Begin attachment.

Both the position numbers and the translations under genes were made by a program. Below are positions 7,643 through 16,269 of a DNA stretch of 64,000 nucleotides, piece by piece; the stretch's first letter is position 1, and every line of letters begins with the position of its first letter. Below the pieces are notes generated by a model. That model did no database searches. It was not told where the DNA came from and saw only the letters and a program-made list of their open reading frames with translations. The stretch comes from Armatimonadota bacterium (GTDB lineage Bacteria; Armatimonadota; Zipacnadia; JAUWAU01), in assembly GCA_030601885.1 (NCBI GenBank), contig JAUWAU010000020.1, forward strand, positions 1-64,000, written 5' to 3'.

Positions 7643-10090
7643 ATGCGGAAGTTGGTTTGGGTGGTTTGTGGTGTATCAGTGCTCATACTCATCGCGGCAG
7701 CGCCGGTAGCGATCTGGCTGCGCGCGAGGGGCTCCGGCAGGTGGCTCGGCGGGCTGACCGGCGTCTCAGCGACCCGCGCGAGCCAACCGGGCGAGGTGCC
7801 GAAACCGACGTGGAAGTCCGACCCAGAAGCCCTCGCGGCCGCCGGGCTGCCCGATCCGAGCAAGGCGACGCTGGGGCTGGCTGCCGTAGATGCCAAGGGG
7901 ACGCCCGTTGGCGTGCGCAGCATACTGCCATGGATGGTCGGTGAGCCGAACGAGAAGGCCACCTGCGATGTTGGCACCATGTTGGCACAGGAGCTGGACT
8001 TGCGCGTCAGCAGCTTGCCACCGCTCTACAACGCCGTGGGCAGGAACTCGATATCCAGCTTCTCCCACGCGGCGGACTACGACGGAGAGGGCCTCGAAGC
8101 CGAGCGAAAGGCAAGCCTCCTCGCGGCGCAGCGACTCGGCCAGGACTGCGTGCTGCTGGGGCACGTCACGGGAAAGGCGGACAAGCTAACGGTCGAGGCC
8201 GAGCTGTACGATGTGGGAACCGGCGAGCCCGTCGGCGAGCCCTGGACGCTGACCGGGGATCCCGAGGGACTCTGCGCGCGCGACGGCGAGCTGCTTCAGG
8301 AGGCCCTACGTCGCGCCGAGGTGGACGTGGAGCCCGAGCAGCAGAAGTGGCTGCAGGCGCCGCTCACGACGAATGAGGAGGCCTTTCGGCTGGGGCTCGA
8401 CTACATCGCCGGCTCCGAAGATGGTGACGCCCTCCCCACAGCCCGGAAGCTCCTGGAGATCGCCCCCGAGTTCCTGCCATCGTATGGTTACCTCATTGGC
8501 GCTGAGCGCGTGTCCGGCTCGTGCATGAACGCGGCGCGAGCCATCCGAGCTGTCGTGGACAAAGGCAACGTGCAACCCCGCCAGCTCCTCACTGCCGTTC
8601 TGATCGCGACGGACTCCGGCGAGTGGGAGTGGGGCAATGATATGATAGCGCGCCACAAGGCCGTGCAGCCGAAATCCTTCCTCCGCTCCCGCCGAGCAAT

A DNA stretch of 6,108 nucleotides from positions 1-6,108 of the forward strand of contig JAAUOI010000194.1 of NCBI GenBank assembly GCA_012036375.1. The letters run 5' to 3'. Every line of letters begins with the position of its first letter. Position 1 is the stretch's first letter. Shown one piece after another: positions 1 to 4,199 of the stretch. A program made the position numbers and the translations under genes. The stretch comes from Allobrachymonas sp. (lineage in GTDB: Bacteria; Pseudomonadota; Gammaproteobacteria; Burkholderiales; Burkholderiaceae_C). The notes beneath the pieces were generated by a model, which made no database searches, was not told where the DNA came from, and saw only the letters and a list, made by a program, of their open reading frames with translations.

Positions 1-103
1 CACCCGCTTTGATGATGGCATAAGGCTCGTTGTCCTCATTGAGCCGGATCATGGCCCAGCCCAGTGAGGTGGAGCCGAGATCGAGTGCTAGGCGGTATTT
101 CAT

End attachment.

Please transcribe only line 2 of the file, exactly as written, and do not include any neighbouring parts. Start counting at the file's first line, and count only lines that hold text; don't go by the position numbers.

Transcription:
Positions 7643-10090